It’s a fantastic stretch of tarmac, coiling and winding not unlike the rattlers that you might encounter if you stray off the beaten path here.
It’ll move around underneath you if you want it to, the playful, engaging side to the 600LT’s character being core to its appeal. It’s very much the essence of a driver’s car, where you feel like you can make a difference. It’s not perfect, nothing ever is, the transmission in Sport mode, the one you’d think would be good for fast road driving, punches through gears with an unnecessary brutality, it is uncouth, unbecoming and unsettling dynamically if you’ve got it loaded up exiting a corner and you pull for another of the seven ratios. That’s easily fixed by putting the gearbox setting into Track, where you get the fast shifts, without the punch in the back.
Nothing that can’t be dialled out to your preference then, my expectation that the 600LT might bring some compromises on the road, due to its incredible ability on the track, not materialising. It’s a phenomenal road car, and just to be sure I wasn’t wrong with my first impressions in Hungary there’s a track in the valley below to be certain.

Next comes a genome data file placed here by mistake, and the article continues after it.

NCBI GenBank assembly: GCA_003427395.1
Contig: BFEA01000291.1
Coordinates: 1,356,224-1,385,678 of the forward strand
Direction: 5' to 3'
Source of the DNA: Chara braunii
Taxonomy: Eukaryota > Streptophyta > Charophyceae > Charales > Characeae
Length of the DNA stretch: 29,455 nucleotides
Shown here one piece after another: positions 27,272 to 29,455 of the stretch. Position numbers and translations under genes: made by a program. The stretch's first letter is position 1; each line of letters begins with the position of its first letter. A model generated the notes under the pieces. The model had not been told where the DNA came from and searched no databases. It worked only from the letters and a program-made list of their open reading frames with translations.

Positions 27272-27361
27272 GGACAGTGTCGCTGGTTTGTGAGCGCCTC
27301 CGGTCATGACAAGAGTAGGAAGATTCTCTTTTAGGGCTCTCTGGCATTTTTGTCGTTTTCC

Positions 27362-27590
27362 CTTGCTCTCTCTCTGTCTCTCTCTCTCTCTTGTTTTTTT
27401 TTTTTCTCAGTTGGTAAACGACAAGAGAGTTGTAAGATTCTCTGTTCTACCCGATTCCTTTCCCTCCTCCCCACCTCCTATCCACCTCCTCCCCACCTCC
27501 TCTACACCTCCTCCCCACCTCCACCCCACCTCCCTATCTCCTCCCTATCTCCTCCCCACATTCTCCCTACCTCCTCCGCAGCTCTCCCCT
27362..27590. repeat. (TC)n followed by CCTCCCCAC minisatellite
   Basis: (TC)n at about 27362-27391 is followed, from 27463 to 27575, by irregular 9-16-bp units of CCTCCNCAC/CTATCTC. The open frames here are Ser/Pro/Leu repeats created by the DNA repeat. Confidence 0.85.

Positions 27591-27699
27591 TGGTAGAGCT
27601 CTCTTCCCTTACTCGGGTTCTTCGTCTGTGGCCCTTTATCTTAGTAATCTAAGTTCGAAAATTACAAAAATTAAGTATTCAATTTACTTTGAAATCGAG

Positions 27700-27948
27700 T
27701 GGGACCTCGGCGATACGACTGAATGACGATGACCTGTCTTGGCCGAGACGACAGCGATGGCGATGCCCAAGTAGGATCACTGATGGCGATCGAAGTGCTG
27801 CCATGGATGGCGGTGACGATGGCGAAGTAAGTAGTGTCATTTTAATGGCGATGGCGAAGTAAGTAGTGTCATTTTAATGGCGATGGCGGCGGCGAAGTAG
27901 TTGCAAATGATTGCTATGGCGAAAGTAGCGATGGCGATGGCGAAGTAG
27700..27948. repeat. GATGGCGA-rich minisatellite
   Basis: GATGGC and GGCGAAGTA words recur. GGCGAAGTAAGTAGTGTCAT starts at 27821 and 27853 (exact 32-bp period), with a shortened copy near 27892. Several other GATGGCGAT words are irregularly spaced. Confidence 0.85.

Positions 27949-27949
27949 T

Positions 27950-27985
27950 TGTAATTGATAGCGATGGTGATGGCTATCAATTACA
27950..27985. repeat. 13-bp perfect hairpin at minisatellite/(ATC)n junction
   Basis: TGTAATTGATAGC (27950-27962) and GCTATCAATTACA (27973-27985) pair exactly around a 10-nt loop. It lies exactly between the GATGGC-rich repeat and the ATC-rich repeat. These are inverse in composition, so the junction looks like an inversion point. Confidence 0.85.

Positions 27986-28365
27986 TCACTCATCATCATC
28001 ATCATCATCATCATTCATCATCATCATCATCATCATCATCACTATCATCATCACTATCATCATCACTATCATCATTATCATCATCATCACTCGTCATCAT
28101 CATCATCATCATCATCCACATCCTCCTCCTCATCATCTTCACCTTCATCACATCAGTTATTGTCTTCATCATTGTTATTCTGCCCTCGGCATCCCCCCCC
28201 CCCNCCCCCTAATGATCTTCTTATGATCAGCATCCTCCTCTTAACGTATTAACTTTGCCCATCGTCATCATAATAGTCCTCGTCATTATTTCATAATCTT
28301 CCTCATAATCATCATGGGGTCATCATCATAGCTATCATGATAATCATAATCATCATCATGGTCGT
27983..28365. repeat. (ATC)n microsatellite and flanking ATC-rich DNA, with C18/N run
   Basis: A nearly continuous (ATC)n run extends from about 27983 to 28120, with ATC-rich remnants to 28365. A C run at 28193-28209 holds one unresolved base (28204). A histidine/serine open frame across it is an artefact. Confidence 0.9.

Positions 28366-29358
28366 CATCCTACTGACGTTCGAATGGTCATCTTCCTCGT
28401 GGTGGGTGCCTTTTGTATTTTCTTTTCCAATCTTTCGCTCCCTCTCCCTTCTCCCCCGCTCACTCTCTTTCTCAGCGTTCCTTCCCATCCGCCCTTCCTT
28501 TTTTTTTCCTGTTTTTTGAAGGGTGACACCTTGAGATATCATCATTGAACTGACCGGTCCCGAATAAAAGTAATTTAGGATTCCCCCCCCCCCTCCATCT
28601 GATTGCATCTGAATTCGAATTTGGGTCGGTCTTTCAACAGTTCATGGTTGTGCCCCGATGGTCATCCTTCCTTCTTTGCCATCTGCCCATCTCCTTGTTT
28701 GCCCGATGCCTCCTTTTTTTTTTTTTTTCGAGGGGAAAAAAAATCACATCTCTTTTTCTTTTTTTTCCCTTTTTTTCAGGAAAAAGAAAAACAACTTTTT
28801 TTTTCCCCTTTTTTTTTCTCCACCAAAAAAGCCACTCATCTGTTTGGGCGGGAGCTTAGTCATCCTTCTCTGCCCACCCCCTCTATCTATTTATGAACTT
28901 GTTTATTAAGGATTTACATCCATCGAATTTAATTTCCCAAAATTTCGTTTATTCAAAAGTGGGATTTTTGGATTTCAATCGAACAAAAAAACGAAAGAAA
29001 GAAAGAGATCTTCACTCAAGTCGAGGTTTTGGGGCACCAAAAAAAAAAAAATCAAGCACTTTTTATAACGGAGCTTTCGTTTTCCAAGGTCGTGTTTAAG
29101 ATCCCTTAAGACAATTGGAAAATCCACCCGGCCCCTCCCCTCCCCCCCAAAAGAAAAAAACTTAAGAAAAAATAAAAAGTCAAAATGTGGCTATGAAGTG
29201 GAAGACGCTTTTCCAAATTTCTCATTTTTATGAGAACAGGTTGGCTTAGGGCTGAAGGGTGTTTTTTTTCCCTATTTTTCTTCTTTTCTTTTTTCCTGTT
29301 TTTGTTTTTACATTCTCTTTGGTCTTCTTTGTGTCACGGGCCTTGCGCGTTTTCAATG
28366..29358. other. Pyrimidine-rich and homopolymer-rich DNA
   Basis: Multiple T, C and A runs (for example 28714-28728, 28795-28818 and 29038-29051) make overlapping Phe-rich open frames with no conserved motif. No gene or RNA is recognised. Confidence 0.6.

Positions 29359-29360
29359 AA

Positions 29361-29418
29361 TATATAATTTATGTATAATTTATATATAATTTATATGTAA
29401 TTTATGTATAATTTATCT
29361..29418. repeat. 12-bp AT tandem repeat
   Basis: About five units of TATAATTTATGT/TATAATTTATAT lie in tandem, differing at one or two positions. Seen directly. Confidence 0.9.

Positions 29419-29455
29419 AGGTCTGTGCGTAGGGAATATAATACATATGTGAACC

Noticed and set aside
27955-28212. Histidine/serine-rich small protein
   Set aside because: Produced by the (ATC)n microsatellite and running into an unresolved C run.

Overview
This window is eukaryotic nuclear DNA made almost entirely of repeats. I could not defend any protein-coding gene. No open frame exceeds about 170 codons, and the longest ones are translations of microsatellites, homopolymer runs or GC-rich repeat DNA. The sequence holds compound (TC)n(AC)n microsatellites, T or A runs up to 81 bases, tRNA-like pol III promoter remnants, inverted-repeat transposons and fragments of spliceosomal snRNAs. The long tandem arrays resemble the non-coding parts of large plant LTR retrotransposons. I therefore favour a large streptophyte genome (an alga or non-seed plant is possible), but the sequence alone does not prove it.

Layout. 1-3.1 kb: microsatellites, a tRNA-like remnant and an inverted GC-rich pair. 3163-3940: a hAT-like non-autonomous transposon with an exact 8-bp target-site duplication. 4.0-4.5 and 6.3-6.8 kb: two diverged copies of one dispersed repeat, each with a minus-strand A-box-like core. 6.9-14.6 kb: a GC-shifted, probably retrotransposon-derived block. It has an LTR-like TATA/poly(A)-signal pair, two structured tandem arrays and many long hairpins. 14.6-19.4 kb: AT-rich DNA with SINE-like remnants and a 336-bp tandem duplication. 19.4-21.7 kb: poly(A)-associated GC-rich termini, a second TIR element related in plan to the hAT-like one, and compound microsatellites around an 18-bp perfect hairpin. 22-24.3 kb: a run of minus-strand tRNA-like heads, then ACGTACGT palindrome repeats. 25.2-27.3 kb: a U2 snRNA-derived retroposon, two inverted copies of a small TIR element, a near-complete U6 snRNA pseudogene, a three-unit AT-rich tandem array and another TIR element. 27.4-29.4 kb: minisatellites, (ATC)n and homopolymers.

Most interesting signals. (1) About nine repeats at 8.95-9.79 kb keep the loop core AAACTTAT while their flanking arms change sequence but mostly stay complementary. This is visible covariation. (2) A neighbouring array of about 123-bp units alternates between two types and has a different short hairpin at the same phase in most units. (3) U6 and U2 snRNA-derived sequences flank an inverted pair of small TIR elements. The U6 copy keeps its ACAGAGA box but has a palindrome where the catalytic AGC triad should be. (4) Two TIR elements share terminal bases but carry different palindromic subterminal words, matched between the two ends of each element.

Thermal Club’s the location, an incredible, high-octane playground for car enthusiasts who are time poor but cash rich. Track driving when they want it, how they want it. The 600LT reconfirms that it’s mighty here, even accounting for the heat and dust on some early laps, its breadth of capabilities even more astonishing have experienced more of them. It’s not just the best Sports Series car McLaren has yet built, or even LT, it is arguable that the 600LT is the best car ever to come from Woking. I suspected that with my first encounter, but on the road the LT left me with absolutely no doubt. You can keep the 12 laps then, I’ll go back up the mountain again.